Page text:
For my birthday this year I balanced stones. About a dozen friends walked with me from a local park through an oak-and-beech forest to a broad streambed that is flanked on one side by a slope almost steep enough to be a cliff. With a bag of apples and persimmons and a bottle of decent whiskey, we tested the heft and fall-lines of the flagstones and choppy little boulders that speckled the creek.
Two of us had some idle experience; the rest were green as can be. Soon vernaculars arose. Jonas, the environmental policy guy and beekeeper, likes single stones, sharply tapered, improbably erect on their narrowest points, towering over themselves. Allen, the bird ecologist, makes long, wavering piles of five or more parts, no one pairing all that striking, summing to an improbable arc. Julia, who has a farm and works at North Carolina’s supreme court, seeks the two-piece impossibility, with a capstone whose sharp refusal of gravity makes it as showy as piled chunks of ancient nature can be. Others, more modest in temper, pottered amid small cairns, landmarks of a rocky little Hobbiton.
For me, the stones are many things. Placing a stone on the ground, to gather space around it, is a memorial act. Any set stone might mark a grave. But setting stone is also animist, finding life and intelligence where I should have thought none existed. Setting stones feels like half-articulate collaboration, making sculpture not by will and force, but by finding the shape of stone’s consent.
Sometimes in the woods I halfway lose the difference between stones and words. I catch myself reciting from W.B. Yeats’s “Easter 1916”: “our part/To murmur name upon name/As a mother names her child.” On my tongue, names become stones, and stones words again, so that I am saying, “murmuring stone upon stone” and “balancing name upon name,” one phrase, then the other.
Setting stones is a discipline in the limits of discipline. When a stone that has been lurching toward the ground with every twist suddenly settles into place, the feeling is like speaking a thought that had eluded you until you said it. It is not so much an achievement as a half-bidden alignment. The materials arise to make real an intent that did not quite exist in the mind before it appeared in the world.
To make this work, you have to restrain your expectation. I don’t find this discipline easy or natural. Stone proposes astonishing things, but it proposes, and it will not consent to just whatever you have in mind. It is best to approach intending nothing very specific, while looking to ease the material to exactly what it is willing to be.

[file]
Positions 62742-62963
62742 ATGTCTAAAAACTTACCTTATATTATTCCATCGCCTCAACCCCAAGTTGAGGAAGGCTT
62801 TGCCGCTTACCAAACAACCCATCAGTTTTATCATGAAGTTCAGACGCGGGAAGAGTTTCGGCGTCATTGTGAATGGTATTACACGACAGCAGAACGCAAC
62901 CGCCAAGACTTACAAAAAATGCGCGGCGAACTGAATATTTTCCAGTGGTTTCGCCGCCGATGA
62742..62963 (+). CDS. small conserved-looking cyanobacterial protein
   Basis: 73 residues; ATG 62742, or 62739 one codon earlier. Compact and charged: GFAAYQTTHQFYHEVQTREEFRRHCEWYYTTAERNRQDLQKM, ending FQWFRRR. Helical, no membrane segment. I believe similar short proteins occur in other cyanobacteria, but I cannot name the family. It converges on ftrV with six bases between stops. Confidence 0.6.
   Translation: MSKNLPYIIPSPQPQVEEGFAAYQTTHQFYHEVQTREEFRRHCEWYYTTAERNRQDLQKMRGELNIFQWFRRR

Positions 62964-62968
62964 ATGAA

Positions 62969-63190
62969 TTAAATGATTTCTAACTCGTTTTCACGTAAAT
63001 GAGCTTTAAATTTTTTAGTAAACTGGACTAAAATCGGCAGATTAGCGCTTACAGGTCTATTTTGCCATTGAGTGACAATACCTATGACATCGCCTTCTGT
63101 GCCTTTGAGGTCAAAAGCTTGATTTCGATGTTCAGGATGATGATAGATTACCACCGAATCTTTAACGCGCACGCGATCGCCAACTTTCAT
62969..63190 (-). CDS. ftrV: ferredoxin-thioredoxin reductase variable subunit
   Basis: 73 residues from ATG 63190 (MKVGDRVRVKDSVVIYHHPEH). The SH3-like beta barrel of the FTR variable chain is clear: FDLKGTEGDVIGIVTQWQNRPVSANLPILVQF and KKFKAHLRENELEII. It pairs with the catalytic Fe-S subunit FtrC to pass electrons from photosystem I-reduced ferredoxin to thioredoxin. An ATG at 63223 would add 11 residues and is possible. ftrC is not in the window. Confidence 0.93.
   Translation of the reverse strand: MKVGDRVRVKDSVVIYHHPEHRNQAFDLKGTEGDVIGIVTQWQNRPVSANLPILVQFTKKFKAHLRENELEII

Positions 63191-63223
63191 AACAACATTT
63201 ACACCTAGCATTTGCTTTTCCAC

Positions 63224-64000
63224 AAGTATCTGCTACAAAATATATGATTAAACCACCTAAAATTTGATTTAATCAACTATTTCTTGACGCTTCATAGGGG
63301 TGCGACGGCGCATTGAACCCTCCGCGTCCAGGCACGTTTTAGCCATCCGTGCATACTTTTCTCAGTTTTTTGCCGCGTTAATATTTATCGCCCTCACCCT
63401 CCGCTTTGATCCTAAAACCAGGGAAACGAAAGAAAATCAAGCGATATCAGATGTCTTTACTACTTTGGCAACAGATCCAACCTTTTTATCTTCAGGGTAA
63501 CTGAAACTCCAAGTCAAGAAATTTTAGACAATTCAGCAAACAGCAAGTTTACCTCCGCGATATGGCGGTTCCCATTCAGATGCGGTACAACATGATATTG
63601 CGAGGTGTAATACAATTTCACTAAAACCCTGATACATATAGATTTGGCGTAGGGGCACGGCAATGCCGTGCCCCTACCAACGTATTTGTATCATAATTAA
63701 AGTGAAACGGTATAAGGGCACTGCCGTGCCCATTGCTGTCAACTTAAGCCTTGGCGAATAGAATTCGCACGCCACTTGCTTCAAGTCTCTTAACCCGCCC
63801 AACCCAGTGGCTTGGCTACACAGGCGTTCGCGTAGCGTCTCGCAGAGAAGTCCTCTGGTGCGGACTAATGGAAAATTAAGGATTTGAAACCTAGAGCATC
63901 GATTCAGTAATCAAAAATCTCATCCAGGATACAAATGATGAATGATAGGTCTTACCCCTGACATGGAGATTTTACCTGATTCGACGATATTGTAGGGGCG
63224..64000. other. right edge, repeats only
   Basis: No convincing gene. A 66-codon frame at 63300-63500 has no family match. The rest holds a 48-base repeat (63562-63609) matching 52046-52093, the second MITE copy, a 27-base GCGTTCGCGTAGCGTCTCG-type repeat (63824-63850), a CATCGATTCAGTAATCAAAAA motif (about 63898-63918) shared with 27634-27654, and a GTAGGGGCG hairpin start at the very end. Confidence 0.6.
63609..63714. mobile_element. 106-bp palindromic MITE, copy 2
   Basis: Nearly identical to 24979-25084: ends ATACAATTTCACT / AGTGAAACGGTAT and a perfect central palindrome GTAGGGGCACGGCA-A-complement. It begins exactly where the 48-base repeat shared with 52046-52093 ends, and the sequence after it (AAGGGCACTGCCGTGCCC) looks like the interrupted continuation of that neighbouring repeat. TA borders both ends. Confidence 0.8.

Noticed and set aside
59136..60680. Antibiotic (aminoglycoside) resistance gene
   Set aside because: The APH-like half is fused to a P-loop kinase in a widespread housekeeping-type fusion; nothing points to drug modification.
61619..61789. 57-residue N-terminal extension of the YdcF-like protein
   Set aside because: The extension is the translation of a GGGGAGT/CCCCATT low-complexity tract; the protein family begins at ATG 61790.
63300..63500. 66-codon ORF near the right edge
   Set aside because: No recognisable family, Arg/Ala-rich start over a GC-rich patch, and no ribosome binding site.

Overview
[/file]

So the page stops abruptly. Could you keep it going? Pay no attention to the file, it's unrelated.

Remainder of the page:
Setting stone is also preparing the landscape for others’ seeing. In a creek-bed or on a hillside, an igneous swoop or upright sedimentary heart can be invisible. There is a threshold of sight, and most stone shapes fall below it. But things can rise: the eye catches an uncommon line, then another, until a field of balanced stones shimmers into view.
When you see the strange lines, the piles and the arrested falling, not once but over and over in varying form, your eye adjusts to unexpected things. The lines you are prepared to see change and expand; the visual world has new inhabitants. I imagine some of the walkers who come on balanced stones entering the state I once reached during a scavenger hunt in San Francisco. An artists’ collective had placed clues that alluded, not too tightly, to the fever-dream conspiracy world of Thomas Pynchon’s Crying of Lot 49. Hints were embedded in odds and ends of commerce and the unused corners of municipal infrastructure – a logo on a fire hydrant, a faded sign high up on a brick building, a useful misreading of Chinatown elevator instructions.
Soon I was attuned to fierce, unspecific portents. I saw dozens, scores, of strange details in every long look. The game was loose-knit enough that nearly anything might be the next clue, or the next. After an hour, I saw clues simply because that is how I was seeing. Mystery, portent, was ubiquitous.
The second hour was enchanted, just because of the heightened intensity of details that are normally invisible. I was no longer looking for clues, just for surprises that hinted at meaning. By following some slightly absurd instructions on an idle afternoon, I had re-trained my sight.
If it works, setting stones does this for others. The monoliths, cairns, and arcs are fairy-story things. They are emblems of the instinct that secret intelligence is pulsing just beneath the visible surface of a place – the instinct that observes the forest and infers dryads. When friends and I set stones, we are doing the closest respectable thing to giving people the nymphs they want, by producing in earnest a brief shock of magic that stands still so you can put your hand on it.
When surprise passes, openness to surprise may remain. By briefly suggesting an enchanted world, I imagine these stones help in the enchantment of the eye. They are lessons in seeing as we would if we were sure it held more than we know, as if there were always more to see and to meet. Animism doesn’t need to be a theory of how nature works; it can be a habit of sight, an as-if gaze that brings patterns into new relief, hinting at revelation.
Jedediah Purdy: A Way with Rebar